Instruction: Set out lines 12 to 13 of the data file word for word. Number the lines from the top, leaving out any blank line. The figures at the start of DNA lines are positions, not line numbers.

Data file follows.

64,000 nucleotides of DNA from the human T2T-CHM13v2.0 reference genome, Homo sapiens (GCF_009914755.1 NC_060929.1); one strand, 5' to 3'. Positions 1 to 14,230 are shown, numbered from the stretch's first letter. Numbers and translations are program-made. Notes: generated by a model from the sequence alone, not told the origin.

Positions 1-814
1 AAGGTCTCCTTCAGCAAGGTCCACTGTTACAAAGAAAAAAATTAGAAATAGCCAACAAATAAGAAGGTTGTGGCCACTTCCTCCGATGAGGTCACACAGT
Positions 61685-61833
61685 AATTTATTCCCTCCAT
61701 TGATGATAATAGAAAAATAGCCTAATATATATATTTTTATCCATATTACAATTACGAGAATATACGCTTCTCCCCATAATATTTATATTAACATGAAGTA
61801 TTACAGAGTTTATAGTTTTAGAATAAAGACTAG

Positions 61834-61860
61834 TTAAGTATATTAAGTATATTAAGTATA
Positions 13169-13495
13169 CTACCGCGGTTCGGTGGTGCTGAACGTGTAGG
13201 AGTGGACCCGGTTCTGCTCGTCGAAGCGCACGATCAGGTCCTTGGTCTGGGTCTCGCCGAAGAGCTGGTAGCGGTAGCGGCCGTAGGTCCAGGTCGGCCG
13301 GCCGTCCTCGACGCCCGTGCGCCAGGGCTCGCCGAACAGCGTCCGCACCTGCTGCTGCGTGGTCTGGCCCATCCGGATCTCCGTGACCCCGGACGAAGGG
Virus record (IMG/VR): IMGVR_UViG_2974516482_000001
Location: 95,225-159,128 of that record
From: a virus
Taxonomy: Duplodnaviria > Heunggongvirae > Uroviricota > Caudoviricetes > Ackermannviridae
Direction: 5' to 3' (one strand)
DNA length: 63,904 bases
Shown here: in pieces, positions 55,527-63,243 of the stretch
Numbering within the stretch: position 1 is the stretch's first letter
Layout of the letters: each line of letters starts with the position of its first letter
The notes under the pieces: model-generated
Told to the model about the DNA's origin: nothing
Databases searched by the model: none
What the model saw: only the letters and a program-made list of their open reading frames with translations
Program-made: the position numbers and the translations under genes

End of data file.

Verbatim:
13201 AGTGGACCCGGTTCTGCTCGTCGAAGCGCACGATCAGGTCCTTGGTCTGGGTCTCGCCGAAGAGCTGGTAGCGGTAGCGGCCGTAGGTCCAGGTCGGCCG
13301 GCCGTCCTCGACGCCCGTGCGCCAGGGCTCGCCGAACAGCGTCCGCACCTGCTGCTGCGTGGTCTGGCCCATCCGGATCTCCGTGACCCCGGACGAAGGG